|SANDBULTE, MATTHEW - IOWA STATE UNIVERSITY|
|KUNZLER SOUZA, CARINE - ORISE FELLOW|
|PEREZ, DANIEL - UNIVERSITY OF MARYLAND|
Submitted to: Veterinary Immunology and Immunopathology
Publication Type: Peer Reviewed Journal
Publication Acceptance Date: 1/31/2017
Publication Date: 2/2/2017
Citation: Olson, Z.F., Sandbulte, M.R., Kunzler Souza, C., Perez, D.R., Vincent, A.L., Loving, C.L. 2017. Factors affecting induction of peripheral IFN-gamma recall response to influenza A virus vaccination in pigs. Veterinary Immunology and Immunopathology. 185:57-65. doi: 10.1016/j.vetimm.2017.01.009.
Interpretive Summary: In North American swine herd populations there are numerous different influenza A viruses (IAV) currently circulating, making vaccine development difficult due to the inability to formulate a vaccine that provides protection against multiple IAV. Live-attenuated influenza virus (LAIV) vaccines provide better protection against multiple IAV than commercially available vaccines making LAIV a candidate for a next-generation swine IAV vaccine. In addition, many factors can impact the immune response of pigs to whole-inactivated virus (WIV) vaccines, such as animal age and components of the vaccine. There is no standardized laboratory test to predict protection from different IAV following LAIV vaccination, and variations in pig age and WIV vaccine formulation can affect immune response. We evaluated the production of a protein called IFN-gamma by peripheral blood lymphocytes as a live-animal sample source to evaluate different vaccine formulations. WIV vaccination induced a greater production of IFN-gamma when compared to LAIV vaccination, showing that the assay may not be useful for evaluating LAIV vaccine immune responses. In addition, we showed that WIV vaccine formulation and age at time of vaccination significantly impacted the immune response. We did show that two different methods for evaluating IFN-gamma gave the same results, which is important for other scientists evaluating pig immune responses to vaccination because it gives a more affordable option for evaluating IFN-gamma responses.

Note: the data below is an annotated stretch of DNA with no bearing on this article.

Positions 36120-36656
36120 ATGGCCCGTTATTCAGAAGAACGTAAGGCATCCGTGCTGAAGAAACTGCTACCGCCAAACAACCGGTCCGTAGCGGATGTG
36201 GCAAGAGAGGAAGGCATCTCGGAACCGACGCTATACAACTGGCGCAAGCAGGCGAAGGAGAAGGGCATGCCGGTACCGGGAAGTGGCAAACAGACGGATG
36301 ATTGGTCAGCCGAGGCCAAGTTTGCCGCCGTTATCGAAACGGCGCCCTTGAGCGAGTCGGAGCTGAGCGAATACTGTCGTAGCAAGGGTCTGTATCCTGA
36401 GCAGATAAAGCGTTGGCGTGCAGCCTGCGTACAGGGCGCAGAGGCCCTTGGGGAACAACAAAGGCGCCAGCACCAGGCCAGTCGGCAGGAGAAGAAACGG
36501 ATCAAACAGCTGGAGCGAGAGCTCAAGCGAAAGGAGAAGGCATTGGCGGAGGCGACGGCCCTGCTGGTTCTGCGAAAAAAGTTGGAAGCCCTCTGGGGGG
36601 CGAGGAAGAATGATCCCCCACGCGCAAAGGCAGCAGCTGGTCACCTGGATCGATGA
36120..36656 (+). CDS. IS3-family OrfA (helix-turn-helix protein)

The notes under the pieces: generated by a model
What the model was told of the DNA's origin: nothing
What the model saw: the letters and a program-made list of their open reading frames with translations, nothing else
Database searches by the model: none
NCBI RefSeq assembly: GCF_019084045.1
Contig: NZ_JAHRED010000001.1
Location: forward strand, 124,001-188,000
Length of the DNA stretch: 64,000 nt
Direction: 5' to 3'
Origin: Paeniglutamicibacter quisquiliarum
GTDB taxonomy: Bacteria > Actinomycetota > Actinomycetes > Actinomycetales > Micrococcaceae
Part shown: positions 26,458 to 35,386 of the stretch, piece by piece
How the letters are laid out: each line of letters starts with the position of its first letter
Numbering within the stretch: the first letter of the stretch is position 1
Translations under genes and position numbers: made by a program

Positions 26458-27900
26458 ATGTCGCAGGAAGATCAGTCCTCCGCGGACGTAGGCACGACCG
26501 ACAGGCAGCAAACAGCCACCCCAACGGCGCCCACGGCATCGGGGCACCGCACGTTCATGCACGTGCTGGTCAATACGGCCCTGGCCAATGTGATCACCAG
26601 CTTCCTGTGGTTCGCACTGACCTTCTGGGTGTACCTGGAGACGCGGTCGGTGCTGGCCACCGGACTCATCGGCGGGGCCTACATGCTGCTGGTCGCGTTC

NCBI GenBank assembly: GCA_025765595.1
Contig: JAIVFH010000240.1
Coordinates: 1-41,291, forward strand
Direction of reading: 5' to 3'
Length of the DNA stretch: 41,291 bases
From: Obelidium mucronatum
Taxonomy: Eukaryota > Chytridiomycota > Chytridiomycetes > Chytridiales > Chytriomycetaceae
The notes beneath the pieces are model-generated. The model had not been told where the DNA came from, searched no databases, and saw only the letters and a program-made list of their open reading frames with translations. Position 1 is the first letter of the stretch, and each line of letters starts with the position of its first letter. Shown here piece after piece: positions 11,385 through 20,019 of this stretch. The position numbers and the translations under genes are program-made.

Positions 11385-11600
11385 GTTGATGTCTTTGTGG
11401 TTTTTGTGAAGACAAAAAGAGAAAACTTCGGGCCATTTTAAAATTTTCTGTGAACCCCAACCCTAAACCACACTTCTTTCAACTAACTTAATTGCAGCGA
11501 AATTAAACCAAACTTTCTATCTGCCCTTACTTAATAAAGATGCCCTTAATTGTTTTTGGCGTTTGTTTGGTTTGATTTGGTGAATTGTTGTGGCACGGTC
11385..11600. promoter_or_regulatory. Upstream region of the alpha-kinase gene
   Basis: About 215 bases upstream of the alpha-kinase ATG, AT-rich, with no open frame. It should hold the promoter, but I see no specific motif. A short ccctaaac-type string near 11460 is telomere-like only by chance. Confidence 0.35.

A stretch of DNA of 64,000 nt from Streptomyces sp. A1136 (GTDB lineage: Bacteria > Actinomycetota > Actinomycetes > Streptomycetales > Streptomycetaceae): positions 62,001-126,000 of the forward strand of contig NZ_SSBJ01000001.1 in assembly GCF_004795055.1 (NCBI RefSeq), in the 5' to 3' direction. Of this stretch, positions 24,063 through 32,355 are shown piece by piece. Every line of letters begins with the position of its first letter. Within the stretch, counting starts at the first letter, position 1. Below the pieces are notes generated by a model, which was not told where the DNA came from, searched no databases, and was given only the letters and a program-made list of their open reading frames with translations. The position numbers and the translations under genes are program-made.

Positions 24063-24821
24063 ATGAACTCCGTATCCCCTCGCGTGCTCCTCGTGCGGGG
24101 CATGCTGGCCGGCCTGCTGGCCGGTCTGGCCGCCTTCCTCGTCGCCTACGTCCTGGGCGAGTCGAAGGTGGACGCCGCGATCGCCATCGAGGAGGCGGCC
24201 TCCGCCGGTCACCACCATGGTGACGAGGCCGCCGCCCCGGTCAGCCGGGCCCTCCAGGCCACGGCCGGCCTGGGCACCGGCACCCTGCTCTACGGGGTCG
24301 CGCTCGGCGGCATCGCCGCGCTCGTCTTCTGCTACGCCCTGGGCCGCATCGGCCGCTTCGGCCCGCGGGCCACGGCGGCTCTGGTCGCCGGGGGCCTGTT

Technical Abstract: While T cell contribution to IAV immunity is appreciated, data comparing methods to evaluate IFN-gamma production by IAV-specific T cells elicited following vaccination is limited. To understand the differential immunogenicity between live-attenuated influenza virus (LAIV) and whole-inactivated virus (WIV) vaccines in relation to induction of peripheral T cell responses, ELISpot and ELISA were used to assess IFN-gamma production by peripheral lymphocytes following antigen restimulation. Following restimulation, peripheral blood lymphocytes from WIV-vaccinated pigs had a greater quantity of IFN-gamma secreting cells (SC) and IFN-gamma'secreted compared to LAIV vaccinated and non-vaccinated (NV) pigs. Pig age at time of WIV vaccination significantly impacted peripheral IAV-specific IFN-gamma recall response, as did the inclusion of adjuvant in the WIV vaccine. Collectively, these data indicate that peripheral IAV-specific IFN-gamma recall responses are not predictive of LAIV vaccination status, thus, are unlikely to be a useful surrogate for evaluating LAIV immunogenicity and predicting cross-protection. However, these data suggest that the evaluation of peripheral IFN-gamma recall responses may be useful for investigating factors, such as animal age or vaccine formulation, that affect parenteral vaccine immunogenicity. Overall, results did not differ based upon the assay used to evaluate IFN-gamma recall responses. Therefore, either ELISpot or ELISA could serve as a measure for evaluating IAV-specific IFN-gamma cell-mediated immune responses in swine.